Maslow’s Hierarchy for Commercial Real Estate

Maslow’s Hierarchy for Commercial Real Estate

Originally published in the 1940s, Maslow’s Hierarchy is a theory of human motivation, which provides order to the chaos of human behavior. Since its conception, it has been repeatedly discussed, applauded, and criticized. Despite occasional unpopularity, Maslow’s Hierarchy continues to have a strong relevance in today’s society and is often applied to various social and cultural aspects of the world in which we live.


What is Maslow’s Hierarchy?

Maslow’s Hierarchy of Needs is a five-tier psychological theory for human motivation and the progression of human needs, commonly depicted as hierarchical levels within a pyramid. In his theory, American psychologist Abraham Maslow asserted that:

  1. Humans are motivated to achieve certain needs
    II. Some needs are more important that others
    III. Those lower-level needs must be fulfilled in order to advance to the next level

Further, every person is capable of advancing through the levels, but people may also fluctuate up and down as needs are met or disrupted.


How Does Maslow’s Hierarchy Apply to Commercial Real Estate?

Maslow’s Hierarchy can be used to model different types of commercial real estate properties and their demand in the marketplace. It also correlates with the stability of particular investments. For example, despite the state of the economy, there will always be demand for properties at the bottom of the pyramid – those that meet basic needs. As you advance up the pyramid, properties become less of a necessity and more of a luxury; thus, demand is more influenced by economic fluctuations, and the investment is less stable.

Let’s take a look at how different types of commercial real estate can meet various needs.


Basic Needs

“Basic needs” are commonly defined as air, food, water, shelter, sleep, and clothing – in other words, what you need to live. To meet those needs, society must have housing, such as apartments, town homes, and even retirement living. Additionally, retail stores such as grocery stores and big-box retailers can provide the clothing and food required to survive.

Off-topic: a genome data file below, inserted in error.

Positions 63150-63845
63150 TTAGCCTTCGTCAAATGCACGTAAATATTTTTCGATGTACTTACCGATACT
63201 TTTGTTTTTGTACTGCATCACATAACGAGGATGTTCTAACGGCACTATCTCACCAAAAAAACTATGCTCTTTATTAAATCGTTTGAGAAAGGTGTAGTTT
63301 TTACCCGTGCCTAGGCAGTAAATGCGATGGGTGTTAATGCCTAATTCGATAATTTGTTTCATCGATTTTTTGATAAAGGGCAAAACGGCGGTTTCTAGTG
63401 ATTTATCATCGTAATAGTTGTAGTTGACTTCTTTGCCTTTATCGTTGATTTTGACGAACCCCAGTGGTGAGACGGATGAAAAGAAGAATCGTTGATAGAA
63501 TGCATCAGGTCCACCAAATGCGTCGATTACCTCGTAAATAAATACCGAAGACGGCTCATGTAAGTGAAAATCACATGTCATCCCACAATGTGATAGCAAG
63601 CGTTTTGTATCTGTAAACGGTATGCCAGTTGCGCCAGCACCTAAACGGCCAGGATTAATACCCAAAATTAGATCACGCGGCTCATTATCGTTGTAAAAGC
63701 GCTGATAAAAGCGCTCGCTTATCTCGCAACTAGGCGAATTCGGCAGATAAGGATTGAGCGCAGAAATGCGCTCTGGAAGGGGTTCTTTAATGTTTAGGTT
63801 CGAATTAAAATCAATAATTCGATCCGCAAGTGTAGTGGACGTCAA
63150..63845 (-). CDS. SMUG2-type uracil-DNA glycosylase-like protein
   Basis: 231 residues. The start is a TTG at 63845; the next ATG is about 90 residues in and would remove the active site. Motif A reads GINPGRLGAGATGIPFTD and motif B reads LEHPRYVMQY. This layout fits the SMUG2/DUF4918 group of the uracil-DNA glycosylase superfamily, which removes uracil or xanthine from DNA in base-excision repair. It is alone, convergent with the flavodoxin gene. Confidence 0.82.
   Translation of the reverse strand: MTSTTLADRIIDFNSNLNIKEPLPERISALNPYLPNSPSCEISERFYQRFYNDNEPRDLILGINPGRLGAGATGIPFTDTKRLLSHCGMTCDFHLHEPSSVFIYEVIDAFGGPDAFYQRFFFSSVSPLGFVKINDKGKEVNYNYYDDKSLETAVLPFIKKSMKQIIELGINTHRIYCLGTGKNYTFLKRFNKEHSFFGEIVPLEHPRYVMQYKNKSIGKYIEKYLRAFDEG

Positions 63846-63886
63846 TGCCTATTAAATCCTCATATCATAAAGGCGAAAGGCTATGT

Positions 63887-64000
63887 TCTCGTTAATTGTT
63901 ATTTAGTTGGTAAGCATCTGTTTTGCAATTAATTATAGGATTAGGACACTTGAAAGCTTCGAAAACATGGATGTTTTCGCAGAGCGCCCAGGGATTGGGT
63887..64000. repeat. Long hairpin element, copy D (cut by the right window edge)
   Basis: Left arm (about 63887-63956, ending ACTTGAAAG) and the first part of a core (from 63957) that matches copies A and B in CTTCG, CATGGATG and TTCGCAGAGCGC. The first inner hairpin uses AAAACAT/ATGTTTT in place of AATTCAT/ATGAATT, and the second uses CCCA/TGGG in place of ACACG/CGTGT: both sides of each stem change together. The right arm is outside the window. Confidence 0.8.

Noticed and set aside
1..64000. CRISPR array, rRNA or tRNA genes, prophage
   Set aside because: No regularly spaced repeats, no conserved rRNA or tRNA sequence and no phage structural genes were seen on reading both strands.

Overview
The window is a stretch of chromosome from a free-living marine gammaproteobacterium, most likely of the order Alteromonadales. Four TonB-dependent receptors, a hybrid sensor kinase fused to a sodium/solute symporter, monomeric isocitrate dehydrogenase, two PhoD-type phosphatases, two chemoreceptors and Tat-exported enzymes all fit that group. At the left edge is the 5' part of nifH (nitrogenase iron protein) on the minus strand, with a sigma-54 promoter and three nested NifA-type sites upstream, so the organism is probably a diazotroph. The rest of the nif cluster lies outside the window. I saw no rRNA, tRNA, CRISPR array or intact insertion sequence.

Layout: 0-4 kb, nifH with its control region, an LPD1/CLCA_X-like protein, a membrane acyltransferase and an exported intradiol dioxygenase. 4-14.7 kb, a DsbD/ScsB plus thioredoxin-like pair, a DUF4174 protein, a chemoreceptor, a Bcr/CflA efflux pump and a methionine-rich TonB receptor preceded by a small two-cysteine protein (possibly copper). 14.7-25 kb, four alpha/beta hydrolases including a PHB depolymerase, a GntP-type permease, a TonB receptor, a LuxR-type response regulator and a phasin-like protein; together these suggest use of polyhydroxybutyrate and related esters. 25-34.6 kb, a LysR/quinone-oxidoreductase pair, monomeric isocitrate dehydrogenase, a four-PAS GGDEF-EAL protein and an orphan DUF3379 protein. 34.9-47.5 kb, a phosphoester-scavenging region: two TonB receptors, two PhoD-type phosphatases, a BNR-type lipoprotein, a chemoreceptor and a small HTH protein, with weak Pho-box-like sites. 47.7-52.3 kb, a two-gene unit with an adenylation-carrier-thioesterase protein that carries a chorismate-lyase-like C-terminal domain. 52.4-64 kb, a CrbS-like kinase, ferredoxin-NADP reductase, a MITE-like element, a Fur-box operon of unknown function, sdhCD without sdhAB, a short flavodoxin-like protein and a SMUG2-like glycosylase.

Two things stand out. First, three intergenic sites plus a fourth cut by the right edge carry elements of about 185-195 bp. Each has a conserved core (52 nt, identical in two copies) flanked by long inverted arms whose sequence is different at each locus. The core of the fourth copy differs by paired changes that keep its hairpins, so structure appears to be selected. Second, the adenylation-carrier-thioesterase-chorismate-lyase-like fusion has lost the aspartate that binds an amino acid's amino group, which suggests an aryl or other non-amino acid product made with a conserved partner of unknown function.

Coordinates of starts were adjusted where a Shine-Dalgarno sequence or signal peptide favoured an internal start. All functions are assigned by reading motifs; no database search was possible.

Safety Needs

“Safety needs” are commonly defined as health, security, morality, safety, protection, stability, and law and order. While most of us do not live in constant danger, humans are still driven to provide or have access to safety for ourselves and our loved ones. To meet those needs, society must have properties such as law offices, police stations, and fire stations, as well as medical offices and hospitals. To reference the evolutionary need of “fight or flight”, having these types of properties attracts people to specific cities and areas, and neighborhoods that are perceived as being unsafe often struggle.


Belonging Needs

“Belonging needs” are commonly defined as friendship, trust, community, family, relationships, and social bonds and connections. Types of properties that support these needs include community centers, schools, and churches. These venues encourage members to gather for purposes such as group activities, information, and social support.


Self-Esteem Needs

“Self-esteem needs” are commonly defined as confidence, respect, status, trust, reputation, social recognition, and achievement. Properties that supports these needs are starting to lean more toward luxury rather than necessity. They include properties such as gyms and health clubs, country clubs, spas, luxury car dealerships, high-end shopping districts, wineries, luxury hotels, and yacht clubs. Use of these properties is meant to indicate status and high social and economic standing, and typically demand is tied to a growing economy. 


Self-Actualization Needs

“Self-actualization needs” are commonly defined as self-fulfillment, personal growth, social compassion, and problem solving. At this level, you are investing in properties that help the community or help others. Impact investing supports this need, which refers to real estate investments that drive social change, such as mixed-income housing, solar farms, and co-working spaces. They generate social, cultural, or environmental benefits, along with financial return.


When considering where you want to invest in the commercial real estate market, be sure to take these needs into consideration. Remember, every community will be in different stages of the pyramid. And while needs at the bottom of the pyramid may be in higher demand, those at the top will be of higher desire.


If you liked this post, consider reading Adapting to Changing Opportunities in the CRE Market.